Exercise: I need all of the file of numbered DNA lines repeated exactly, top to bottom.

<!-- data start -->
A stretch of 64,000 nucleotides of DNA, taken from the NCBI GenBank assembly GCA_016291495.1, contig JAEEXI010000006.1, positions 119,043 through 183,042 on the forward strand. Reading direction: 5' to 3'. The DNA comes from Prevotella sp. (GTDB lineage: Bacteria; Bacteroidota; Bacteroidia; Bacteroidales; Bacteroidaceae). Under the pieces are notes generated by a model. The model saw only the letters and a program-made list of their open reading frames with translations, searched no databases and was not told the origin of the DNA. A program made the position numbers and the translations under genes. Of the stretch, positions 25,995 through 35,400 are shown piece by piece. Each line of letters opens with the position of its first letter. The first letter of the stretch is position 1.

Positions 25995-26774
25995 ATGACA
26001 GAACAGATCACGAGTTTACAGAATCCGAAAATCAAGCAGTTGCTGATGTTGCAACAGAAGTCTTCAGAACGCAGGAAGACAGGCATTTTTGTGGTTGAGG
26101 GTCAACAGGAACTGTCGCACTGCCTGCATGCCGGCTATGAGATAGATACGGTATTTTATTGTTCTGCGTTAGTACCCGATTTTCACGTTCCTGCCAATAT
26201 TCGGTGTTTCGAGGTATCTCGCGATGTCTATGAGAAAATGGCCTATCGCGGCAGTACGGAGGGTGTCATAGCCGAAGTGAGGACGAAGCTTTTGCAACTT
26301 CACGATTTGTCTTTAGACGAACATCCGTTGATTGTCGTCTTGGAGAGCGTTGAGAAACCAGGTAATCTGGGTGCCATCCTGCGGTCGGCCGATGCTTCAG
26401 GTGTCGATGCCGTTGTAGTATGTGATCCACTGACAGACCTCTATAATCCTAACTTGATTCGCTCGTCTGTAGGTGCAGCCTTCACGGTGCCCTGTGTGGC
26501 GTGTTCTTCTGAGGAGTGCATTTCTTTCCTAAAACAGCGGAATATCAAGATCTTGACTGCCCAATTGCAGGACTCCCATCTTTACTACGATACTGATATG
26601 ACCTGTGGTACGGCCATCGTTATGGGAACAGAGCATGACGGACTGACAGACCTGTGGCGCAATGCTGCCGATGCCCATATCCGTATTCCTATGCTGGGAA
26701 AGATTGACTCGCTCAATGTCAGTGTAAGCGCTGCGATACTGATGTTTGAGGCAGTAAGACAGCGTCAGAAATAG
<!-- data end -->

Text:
A stretch of 64,000 nucleotides of DNA, taken from the NCBI GenBank assembly GCA_016291495.1, contig JAEEXI010000006.1, positions 119,043 through 183,042 on the forward strand. Reading direction: 5' to 3'. The DNA comes from Prevotella sp. (GTDB lineage: Bacteria; Bacteroidota; Bacteroidia; Bacteroidales; Bacteroidaceae). Under the pieces are notes generated by a model. The model saw only the letters and a program-made list of their open reading frames with translations, searched no databases and was not told the origin of the DNA. A program made the position numbers and the translations under genes. Of the stretch, positions 25,995 through 35,400 are shown piece by piece. Each line of letters opens with the position of its first letter. The first letter of the stretch is position 1.

Positions 25995-26774
25995 ATGACA
26001 GAACAGATCACGAGTTTACAGAATCCGAAAATCAAGCAGTTGCTGATGTTGCAACAGAAGTCTTCAGAACGCAGGAAGACAGGCATTTTTGTGGTTGAGG
26101 GTCAACAGGAACTGTCGCACTGCCTGCATGCCGGCTATGAGATAGATACGGTATTTTATTGTTCTGCGTTAGTACCCGATTTTCACGTTCCTGCCAATAT
26201 TCGGTGTTTCGAGGTATCTCGCGATGTCTATGAGAAAATGGCCTATCGCGGCAGTACGGAGGGTGTCATAGCCGAAGTGAGGACGAAGCTTTTGCAACTT
26301 CACGATTTGTCTTTAGACGAACATCCGTTGATTGTCGTCTTGGAGAGCGTTGAGAAACCAGGTAATCTGGGTGCCATCCTGCGGTCGGCCGATGCTTCAG
26401 GTGTCGATGCCGTTGTAGTATGTGATCCACTGACAGACCTCTATAATCCTAACTTGATTCGCTCGTCTGTAGGTGCAGCCTTCACGGTGCCCTGTGTGGC
26501 GTGTTCTTCTGAGGAGTGCATTTCTTTCCTAAAACAGCGGAATATCAAGATCTTGACTGCCCAATTGCAGGACTCCCATCTTTACTACGATACTGATATG
26601 ACCTGTGGTACGGCCATCGTTATGGGAACAGAGCATGACGGACTGACAGACCTGTGGCGCAATGCTGCCGATGCCCATATCCGTATTCCTATGCTGGGAA
26701 AGATTGACTCGCTCAATGTCAGTGTAAGCGCTGCGATACTGATGTTTGAGGCAGTAAGACAGCGTCAGAAATAG